Third, women politicians might be more hesitant to expose their private lives to the same extent as their male counterparts. Women politicians frequently experience sexist media coverage that often scrutinises their personal choices as a reflection of their professional capabilities. It is hardly shocking that they might be hesitant to cede agency over their own story and endorse an official biography.
So, there are several glaring omissions in Australian political biography. Where is the biography of our first woman prime minister, Julia Gillard? Former deputy prime minister Julie Bishop is another that comes to mind.
There is also pioneering former Labor minister Susan Ryan, who was pivotal in the passing of the Sex Discrimination Act, the Equal Employment Opportunity Act and the Affirmative Action Act. And Natasha Stott Despoja, the youngest woman to sit in the Australian parliament and former leader of the Australian Democrats.
Sisters must do it for themselves
So where are all the great women political figures? Well, they’re in the memoir section.
Through my research, since 2010, I found 12 autobiographies and memoirs have been published by women premiers, party leaders, federal and state MPs and senators, lord mayors and, of course, our first and only woman prime minister (though I also counted over 30 written by male politicians).
Julia Banks’ new book is part of a 50-year tradition of female MPs using memoirs to fight for equality
Autobiographies can be a valuable way for women politicians to recover their voices, reassert their agency and reclaim their public identity by telling their own life story.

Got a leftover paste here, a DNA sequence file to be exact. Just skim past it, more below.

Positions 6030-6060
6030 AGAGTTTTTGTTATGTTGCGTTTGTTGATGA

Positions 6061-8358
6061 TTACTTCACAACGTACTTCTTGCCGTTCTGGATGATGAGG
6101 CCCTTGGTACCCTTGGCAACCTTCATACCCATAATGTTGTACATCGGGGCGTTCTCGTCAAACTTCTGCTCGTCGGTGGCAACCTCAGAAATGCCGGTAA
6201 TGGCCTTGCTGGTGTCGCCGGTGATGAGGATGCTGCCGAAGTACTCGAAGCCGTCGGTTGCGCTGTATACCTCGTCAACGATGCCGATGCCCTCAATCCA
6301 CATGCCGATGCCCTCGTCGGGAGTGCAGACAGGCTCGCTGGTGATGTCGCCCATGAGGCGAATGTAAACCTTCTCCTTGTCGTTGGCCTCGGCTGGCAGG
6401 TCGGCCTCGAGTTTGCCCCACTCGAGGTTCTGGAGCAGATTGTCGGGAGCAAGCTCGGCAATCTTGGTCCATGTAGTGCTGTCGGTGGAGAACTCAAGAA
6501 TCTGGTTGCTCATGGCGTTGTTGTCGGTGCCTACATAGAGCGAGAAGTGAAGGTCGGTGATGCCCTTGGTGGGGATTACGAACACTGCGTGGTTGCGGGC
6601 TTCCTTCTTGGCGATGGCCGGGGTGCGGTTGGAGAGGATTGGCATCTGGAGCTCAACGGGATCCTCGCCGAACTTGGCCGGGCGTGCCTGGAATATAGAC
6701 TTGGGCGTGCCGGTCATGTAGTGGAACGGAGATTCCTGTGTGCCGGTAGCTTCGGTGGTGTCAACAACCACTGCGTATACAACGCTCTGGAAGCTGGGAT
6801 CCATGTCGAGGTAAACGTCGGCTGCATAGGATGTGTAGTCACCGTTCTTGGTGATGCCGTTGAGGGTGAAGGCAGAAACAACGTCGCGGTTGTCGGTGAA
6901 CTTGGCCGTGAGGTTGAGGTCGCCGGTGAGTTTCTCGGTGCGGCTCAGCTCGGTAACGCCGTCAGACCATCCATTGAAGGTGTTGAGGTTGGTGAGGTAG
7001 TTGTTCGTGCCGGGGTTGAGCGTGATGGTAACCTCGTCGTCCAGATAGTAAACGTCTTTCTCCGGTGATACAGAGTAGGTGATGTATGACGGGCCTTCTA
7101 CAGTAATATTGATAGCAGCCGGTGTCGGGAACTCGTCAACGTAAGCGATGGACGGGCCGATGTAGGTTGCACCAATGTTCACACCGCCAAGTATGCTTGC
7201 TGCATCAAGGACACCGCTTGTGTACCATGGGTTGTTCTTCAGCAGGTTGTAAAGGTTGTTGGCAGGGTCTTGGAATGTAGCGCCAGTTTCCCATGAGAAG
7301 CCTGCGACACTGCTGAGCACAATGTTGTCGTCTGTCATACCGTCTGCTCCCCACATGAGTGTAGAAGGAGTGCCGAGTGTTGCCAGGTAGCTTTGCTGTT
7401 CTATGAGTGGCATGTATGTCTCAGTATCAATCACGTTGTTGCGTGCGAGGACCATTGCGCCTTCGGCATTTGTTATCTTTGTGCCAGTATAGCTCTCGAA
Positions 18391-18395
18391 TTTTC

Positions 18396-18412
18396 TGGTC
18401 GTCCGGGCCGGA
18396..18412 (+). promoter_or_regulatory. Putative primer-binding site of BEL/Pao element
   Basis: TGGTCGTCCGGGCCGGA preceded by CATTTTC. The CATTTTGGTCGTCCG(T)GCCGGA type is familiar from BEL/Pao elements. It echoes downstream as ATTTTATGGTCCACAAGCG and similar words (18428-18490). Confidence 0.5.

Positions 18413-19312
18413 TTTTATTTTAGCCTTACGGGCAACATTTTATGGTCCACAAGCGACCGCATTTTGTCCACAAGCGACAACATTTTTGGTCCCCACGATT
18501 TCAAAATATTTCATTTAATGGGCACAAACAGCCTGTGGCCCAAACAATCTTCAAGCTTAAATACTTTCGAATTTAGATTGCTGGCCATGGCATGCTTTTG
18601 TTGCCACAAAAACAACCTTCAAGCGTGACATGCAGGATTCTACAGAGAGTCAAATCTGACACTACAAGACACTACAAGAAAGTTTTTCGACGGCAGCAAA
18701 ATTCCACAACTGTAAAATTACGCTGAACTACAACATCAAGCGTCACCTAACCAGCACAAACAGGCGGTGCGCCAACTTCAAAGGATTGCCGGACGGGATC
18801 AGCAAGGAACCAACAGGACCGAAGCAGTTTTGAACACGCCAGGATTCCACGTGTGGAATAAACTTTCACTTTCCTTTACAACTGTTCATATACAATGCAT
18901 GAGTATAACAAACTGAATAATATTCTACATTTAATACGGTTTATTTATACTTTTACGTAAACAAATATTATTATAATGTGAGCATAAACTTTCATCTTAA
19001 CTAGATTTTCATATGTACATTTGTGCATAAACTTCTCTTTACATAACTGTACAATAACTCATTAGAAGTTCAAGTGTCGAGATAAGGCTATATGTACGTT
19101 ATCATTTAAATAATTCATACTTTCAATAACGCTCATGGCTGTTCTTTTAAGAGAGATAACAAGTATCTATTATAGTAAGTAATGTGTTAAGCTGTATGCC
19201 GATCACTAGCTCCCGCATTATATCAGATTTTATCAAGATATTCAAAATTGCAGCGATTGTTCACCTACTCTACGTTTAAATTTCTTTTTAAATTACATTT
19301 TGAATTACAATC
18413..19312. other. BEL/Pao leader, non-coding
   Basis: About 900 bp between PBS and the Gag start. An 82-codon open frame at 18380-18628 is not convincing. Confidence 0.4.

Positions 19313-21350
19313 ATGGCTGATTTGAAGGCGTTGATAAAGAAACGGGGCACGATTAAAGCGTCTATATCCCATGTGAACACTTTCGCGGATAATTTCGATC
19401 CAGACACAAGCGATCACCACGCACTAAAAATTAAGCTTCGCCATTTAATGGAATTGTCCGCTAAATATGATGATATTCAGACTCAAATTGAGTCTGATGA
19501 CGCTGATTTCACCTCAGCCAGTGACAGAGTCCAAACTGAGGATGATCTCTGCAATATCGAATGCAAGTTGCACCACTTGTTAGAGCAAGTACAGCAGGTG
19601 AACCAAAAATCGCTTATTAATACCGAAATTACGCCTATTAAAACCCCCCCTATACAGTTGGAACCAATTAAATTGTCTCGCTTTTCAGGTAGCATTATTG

An ambition to take charge of their public image is a common thread running through these books, usually paired with a desire to expose sexism. Gillard’s autobiography My Story, published in 2014 (the year after she left politics), is a notable example of this, holding her opponents and the media to account for their frequently sexist behaviour.
Many women from across the political spectrum have now published comparable memoirs, including Labor MP Ann Aly, former Greens leader Christine Milne and former independent MP Cathy McGowan.
This year, former Labor cabinet minister Kate Ellis’ Sex, Lies and Question Time and former Liberal MP Julia Banks’ Power Play have provided two more examples of how women politicians — particularly those who’ve left politics — use the power of memoir to reclaim their stories and critique the sexist culture in parliament.
While it’s great women are using memoirs to voice their stories, we should not give up on conventional political biography.
As this genre continues to shape our understanding of political culture and history, it is more important now than ever that women are included to dispel once and for all the myth that their stories are not worth recording.
Rather than adding to the sexist speculation that women politicians experience, political biographers should offer their support for these stories to be told in a consensual and meaningful manner.
Blair Williams, Research Fellow, Global Institute for Women’s Leadership (GIWL), Australian National University
This article is republished from The Conversation under a Creative Commons license. Read the original article.